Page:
This is a response to some of the challenges expressed by Stefan Merten, who believes Siefkes book re-introduces capitalist concepts in another form.
“In so far as current peer production tends to go, my solution is the same as of current peer production processes: you can take anything, without having to give anything back, as long as you don’t take it _away_ from others. That means that you can freely take information and anything else that can be copied freely. Current peer production tends to end here.
The problem that arises next is how to organizing taking when taking does mean taking away: say if I want to take a bicycle, but somebody else wants to take it too — if there’s only one bicycle, and if one of us would take it, she would take it away from the other (she would deny her the possibility of taking it). My problem to this solution is basically: “arrange production, through social agreements, so as to avoid that taking becomes taking away — i.e. arrange production so as to ensure that there is one bicycle (etc.) for everyone who needs one.” People thus enter a joint agreement to help each other produce what each of them needs.
Realizing this common goal requires effort, and the agreement must therefore find a mode for distributing this effort–my proposal here is either to distribute effort evenly among participants (flatrate model), or to distribute it roughly proportionally to the effort it takes to satisfy everyone’s wishes (“the more you want, the more you have to give”), plus some further details and possible modifications. The decision to regard effort as “abstract human labor”, disregarding the specific useful goods it produces (except that they must of course be useful, i.e. somebody must want them), is therefore the result of an social agreement, it does not happen “behind the back of the producers.”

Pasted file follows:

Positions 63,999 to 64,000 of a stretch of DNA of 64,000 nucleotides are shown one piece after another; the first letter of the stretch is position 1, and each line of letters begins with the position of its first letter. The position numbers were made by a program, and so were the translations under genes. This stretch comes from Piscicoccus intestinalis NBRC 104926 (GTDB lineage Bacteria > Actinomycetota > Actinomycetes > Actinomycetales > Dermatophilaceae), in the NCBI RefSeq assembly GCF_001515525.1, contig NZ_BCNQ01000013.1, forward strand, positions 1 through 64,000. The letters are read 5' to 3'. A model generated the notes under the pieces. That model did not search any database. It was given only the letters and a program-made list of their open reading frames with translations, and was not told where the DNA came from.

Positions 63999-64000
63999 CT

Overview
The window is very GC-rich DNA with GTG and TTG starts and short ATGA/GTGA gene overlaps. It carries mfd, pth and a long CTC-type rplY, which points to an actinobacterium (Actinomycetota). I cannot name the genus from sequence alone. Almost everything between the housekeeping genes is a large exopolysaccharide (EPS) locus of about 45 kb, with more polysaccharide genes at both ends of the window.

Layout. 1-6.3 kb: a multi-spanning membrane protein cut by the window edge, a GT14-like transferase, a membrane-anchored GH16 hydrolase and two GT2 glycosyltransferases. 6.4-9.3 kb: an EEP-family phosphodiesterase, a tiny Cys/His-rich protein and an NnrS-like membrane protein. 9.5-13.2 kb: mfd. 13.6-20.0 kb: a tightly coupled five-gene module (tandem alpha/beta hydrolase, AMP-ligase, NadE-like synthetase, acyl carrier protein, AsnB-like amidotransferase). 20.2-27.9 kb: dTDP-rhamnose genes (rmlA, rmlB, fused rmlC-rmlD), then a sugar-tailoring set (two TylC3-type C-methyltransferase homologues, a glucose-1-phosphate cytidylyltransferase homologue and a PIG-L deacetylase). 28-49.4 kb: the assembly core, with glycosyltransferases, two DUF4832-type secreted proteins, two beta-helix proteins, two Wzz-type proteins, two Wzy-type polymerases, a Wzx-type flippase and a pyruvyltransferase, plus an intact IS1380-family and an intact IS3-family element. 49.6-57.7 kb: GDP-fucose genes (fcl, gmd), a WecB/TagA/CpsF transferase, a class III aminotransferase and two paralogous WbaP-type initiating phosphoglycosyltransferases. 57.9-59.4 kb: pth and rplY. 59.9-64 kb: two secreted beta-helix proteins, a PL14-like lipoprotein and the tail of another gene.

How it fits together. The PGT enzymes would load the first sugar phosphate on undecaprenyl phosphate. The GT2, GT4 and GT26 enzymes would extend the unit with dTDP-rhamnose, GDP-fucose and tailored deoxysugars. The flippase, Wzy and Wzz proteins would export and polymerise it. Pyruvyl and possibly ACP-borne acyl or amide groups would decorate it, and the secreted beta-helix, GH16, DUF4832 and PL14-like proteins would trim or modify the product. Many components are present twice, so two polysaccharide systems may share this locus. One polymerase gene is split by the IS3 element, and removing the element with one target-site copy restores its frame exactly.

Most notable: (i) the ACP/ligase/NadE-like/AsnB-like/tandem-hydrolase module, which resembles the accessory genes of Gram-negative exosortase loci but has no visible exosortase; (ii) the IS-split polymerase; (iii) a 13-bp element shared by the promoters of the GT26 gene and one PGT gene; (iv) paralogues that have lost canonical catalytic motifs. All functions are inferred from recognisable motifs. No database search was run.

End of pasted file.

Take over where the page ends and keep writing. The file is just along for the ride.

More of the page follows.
The important thing, I believe, is that people enter a joint agreement to help each other produce what they need–the details of the agreement (how to distribute effort etc.) will be a matter of experimentation. Feel free to propose better solutions for these details, if you know any.
But please stop ignoring the difference between freely copyable and other things: if you take a copy of Linux, nobody else loses a thing, but if you take the last bicycle, other people lose the possibility to take it. That’s a difference that must be dealt with, merely wishing it away won’t help you.
I don’t think the problem in capitalism is that you don’t get everything for free. On a deep level, the problem that you have to work in order to consume even exists in any society, since only goods that have been produced can be consumed. Thus work (production) is always a necessary precondition for consumption–maybe not for you personally, but definitely for society as a whole. (Of course, the people doing it may perceive this work not as necessity, but as Selbstentfaltung, as something they’re doing voluntarily and with pleasure–that’s the best outcome a mode of production can hope to achieve. But it can only be an outcome, not a precondition for a mode of production. Otherwise needs which, for whatever reasons, cannot be satisfied by pure Selbstentfaltung would simply be neglected, and that wouldn’t be a good thing.)